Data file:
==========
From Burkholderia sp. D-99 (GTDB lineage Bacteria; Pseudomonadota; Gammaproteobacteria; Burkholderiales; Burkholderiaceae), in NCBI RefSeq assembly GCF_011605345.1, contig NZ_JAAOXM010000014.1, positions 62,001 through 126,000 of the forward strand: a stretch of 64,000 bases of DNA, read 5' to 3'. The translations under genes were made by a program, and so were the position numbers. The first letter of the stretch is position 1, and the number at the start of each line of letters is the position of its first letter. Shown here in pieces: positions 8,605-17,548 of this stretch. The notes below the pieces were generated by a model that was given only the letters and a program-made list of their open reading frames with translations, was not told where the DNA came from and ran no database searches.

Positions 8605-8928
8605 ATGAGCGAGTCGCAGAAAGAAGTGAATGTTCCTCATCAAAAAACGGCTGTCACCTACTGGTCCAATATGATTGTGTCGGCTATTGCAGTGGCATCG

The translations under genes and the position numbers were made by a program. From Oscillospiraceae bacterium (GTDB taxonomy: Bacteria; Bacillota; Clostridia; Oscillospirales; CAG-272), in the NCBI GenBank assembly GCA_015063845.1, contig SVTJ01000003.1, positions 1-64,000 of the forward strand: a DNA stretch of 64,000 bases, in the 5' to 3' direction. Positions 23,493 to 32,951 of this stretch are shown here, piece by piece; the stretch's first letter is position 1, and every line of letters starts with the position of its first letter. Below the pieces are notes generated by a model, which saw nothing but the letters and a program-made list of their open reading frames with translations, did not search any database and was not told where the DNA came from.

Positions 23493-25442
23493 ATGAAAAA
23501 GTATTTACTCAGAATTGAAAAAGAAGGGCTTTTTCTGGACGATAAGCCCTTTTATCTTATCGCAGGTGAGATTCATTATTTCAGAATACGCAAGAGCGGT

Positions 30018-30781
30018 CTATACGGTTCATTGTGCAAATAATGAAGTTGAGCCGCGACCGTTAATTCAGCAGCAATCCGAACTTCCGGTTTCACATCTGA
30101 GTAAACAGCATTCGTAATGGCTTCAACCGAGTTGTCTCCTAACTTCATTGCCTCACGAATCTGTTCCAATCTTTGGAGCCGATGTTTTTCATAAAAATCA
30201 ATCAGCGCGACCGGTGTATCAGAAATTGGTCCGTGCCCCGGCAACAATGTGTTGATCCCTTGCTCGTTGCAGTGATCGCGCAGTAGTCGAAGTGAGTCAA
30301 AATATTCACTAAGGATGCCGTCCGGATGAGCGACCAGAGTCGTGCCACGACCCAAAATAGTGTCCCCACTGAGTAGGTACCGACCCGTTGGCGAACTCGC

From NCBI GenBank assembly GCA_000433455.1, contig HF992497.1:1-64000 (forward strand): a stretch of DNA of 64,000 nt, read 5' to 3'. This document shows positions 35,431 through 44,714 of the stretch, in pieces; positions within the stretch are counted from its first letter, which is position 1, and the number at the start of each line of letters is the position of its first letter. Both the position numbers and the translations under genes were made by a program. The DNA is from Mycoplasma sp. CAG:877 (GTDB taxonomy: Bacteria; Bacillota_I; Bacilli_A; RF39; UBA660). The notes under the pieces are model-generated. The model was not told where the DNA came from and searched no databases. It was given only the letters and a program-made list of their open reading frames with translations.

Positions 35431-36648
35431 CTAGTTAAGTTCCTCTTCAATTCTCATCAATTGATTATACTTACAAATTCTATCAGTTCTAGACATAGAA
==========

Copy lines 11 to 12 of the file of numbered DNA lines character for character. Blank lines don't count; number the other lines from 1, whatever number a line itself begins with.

30201 ATCAGCGCGACCGGTGTATCAGAAATTGGTCCGTGCCCCGGCAACAATGTGTTGATCCCTTGCTCGTTGCAGTGATCGCGCAGTAGTCGAAGTGAGTCAA
30301 AATATTCACTAAGGATGCCGTCCGGATGAGCGACCAGAGTCGTGCCACGACCCAAAATAGTGTCCCCACTGAGTAGGTACCGACCCGTTGGCGAACTCGC